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SSgt Berthold Allen Chastain
05 FEBRUARY 2011


02 Feb 1916-27 October 1943
Tsa-La-Gi (Cherokee)
Aviation Technician/Gunner
5th Army Air Force
90th Bomb Group "Jolly Rogers"
320th Bomb Squadron "Moby Dick"

The Purple Heart
Consolidated B-24 Liberator

Image by Al Swilling


Staff Sergeant Berthold Allen Chastain's Remains Found, Identified, and Returned
by Al Swilling
SENAA International
06 February 2011

On 26 October 2010, one day before the 67th anniversary of his disappearance, Berthold Allen Chastain's daughter, Tulie Mae Chastain-Swilling, received a phone call from the U.S. Army informing her that the remains of her father, along with those of the other eleven crewmen of the Consolidated B-24 Liberator heavy bomber, 42-40918, the "Shack Rat", had been recovered and positively identified.

Subsequently, Tulie received further phone calls and a personal visit from members of the Joint POW/MIA Accounting Command (JPAC) and from Sgt. 1st Class John Lee from mortuary affairs in Fort Campbell, KY. During that visit, Tulie was presented with, among other things, a book containing the details of search and recovery efforts from the date of her father's disappearance until the recovery of the crew's remains and part of the plane wreckage.

The cause of the crash is speculation based on the events and weather conditions on the day of the plane's disappearance. The wreckage and crew were found on a steep mountainside approximately 200 miles north of where it was estimated that the plane disappeared. Because the plane had been instructed to land at Dobadura, on the opposite side of the peninsula from Port Moresby because of bad weather at Port Moresby, it is speculated that the plane went off course in the heavy cloud cover and crashed into the mountainside as a direct result of the low ceiling.

The wreckage was discovered when a local native found part of a soldier's identification card. The fragment belonged to Shack Rat pilot Jack E. Volz. The Army sent personnel to the area to locate the crash site. The site was spotted, but because of language barriers and the inaccessible terrain, it would be several months before any recovery efforts could be arranged.

Attempts to get to the crash site proved impossible from below, and the mountainside was too steep to afford a landing zone in the vicinity of the crash. Finally a recovery crew was able to access the crash site by landing above the site and repelling down to it on ropes. Recovery was a slow process due to the steep terrain; but the crew's remains and part of the wreckage were eventually retrieved, and the identification process began.

The JPAC official explained that the crew's remains were positively identified using DNA that JPAC had collected from family members over the years for that purpose.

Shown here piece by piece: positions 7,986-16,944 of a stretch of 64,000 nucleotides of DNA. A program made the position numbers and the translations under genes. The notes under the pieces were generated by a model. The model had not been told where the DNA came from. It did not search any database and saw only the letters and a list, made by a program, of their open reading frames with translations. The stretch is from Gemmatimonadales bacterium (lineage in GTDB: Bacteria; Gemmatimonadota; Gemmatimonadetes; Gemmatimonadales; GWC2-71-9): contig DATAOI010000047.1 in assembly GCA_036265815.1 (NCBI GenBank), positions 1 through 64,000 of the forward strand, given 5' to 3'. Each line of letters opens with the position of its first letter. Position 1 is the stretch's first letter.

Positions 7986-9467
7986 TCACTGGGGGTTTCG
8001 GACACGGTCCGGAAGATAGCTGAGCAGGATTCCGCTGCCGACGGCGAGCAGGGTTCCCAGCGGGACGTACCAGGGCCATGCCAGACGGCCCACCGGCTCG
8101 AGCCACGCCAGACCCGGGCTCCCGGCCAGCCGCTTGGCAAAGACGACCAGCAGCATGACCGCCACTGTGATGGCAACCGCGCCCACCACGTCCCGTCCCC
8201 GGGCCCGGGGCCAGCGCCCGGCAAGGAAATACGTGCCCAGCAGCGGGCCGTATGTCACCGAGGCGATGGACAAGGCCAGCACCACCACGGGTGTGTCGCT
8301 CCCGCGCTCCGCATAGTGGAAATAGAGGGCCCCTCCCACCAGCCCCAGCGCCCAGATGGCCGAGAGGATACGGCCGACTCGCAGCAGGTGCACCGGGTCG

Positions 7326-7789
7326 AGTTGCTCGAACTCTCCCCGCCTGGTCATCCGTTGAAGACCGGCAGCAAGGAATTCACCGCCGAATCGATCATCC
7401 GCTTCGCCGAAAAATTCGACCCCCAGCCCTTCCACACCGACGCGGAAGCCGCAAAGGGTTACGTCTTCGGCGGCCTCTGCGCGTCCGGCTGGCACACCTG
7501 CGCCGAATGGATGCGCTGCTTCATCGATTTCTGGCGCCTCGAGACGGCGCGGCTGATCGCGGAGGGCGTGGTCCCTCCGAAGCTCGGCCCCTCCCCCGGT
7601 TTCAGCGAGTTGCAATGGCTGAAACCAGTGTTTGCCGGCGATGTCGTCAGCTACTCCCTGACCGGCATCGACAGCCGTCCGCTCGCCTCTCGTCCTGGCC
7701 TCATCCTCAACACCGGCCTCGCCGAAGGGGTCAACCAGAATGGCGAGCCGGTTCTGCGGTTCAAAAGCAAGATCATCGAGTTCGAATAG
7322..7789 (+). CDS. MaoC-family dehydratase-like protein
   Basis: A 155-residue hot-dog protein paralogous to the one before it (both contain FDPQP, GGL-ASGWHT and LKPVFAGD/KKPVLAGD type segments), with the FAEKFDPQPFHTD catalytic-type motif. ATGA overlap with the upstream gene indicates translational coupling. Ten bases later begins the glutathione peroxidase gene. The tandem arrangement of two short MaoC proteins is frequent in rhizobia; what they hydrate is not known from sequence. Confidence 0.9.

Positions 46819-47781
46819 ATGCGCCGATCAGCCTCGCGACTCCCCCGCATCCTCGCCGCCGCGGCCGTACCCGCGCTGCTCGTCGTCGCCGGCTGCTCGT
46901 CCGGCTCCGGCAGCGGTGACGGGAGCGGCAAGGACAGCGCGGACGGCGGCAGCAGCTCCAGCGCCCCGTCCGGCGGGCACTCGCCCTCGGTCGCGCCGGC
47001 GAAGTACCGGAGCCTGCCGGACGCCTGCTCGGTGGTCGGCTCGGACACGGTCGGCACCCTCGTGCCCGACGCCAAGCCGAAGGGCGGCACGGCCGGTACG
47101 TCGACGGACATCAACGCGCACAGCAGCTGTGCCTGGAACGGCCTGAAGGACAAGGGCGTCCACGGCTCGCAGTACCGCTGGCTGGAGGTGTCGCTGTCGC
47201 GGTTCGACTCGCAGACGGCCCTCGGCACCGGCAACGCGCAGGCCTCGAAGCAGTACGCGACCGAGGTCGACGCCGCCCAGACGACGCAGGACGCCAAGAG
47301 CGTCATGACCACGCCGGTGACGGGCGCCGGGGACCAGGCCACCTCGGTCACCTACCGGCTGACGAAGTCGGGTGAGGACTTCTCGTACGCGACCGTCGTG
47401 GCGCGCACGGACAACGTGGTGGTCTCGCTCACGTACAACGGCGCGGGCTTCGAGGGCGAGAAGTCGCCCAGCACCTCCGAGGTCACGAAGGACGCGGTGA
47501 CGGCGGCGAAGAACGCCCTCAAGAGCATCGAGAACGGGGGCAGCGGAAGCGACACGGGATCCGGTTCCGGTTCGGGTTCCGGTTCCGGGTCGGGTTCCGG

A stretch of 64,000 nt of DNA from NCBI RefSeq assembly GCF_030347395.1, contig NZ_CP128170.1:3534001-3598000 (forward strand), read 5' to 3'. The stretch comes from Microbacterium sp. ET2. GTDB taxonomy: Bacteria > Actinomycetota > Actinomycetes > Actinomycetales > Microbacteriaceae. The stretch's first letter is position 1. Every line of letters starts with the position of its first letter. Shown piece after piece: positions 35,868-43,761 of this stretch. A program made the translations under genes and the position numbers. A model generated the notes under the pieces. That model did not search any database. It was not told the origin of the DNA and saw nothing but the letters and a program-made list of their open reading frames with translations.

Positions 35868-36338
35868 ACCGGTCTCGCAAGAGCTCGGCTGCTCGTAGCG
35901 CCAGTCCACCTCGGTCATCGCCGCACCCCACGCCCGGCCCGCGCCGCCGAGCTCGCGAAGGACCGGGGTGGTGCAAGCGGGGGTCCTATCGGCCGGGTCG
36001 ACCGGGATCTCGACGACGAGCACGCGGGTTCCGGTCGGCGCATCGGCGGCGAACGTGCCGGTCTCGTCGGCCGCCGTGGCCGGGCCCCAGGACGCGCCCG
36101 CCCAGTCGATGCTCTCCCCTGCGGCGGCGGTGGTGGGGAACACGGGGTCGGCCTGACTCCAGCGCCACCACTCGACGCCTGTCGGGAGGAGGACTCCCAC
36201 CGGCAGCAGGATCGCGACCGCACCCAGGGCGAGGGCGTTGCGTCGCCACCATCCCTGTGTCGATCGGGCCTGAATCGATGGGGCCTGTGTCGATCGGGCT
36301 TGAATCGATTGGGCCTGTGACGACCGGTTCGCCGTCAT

Preparing the Way

Following their visit, JPAC began planning the return of SSgt. Chastain's remains to his daughter for proper funeral and burial. Tulie set the funeral date for 02 February 2011, because 02 February is her father's birthday. Sgt. 1st Class John Lee worked closely with Tulie and with Ralph Buckner Funeral Home to make the funeral arrangements and organize the event.

With mixed emotions of relief and sorrow, Tulie informed local media that her father's remains had been found and would be brought home for burial. Local newspapers, as well as local TV news crews, interviewed Tulie Swilling. The three TV area stations and the Dalton, Cleveland, and Chattanooga newspapers told the story of SSgt. Berthold Allen Chastain and his only child, Tulie Mae Chastain; a story of love, patriotism, loss, and of mourning put on hold for 67 years.

Sometime between 26 October 2010 and the date of the funeral, I was offered the opportunity to travel to Hawaii and accompany my grandfather's remains and the military escort home as a Special Escort. Of course I accepted the honor and made preparations to go.

The Journey Home

In mid-January 2011, Tulie Mae Chastain-Swilling and I were notified that SSgt. Chastain's remains would arrive at the Atlanta International Airport at 07:15 the morning of 29 January 2011. Since I was given the honor of being Special Escort to accompany the military escort from the JPAC facility in Honolulu, Hawaii, I was to fly from Chattanooga, TN, to Atlanta, GA, on 26 January, where I would then fly non-stop to the Honolulu International Airport, then fly back to Atlanta with my grandfather and his military escort on 28 January, arriving in Atlanta, GA, at 07:15 the morning of 29 January.

On the morning of 26 January, I boarded the 08:40 flight to Atlanta at the Chattanooga Metropolitan Airport. At take-off time, we were informed that there would be a 20-minute delay in taking off due to bad weather and a low ceiling. After 20 minutes we were given clearance to take off, and we approached the runway. As the pilot prepared to take off and let off the brake, the right engine suddenly died. The pilot announced that we had lost the right engine and that there had been no warning lights and no other indication of trouble with the engine. The flight was, of course, cancelled, and I was rescheduled for the next morning, 27 January.

The following day, I was scheduled to board the same flight on the same schedule, but when I looked at the new schedule, it was my understanding that I was slated to board the same plane at the same time. With less than 24 hours to replace or repair the bad engine and properly test it, I did not have a good feeling about the flight and decided not to board. As it turned out, the flight was delayed again to the point where I would have missed my connection in Atlanta to Honolulu even if I had taken the flight. There was no way to get to Honolulu in time to escort my grandfather home, so the trip and the special escort duty were cancelled.

Patriot Guard Riders await the arrival of the remains of SSgt. Berthold Allen Chastain. Photo courtesy of David Andrews, PGR (Click photo to view all 68 photos)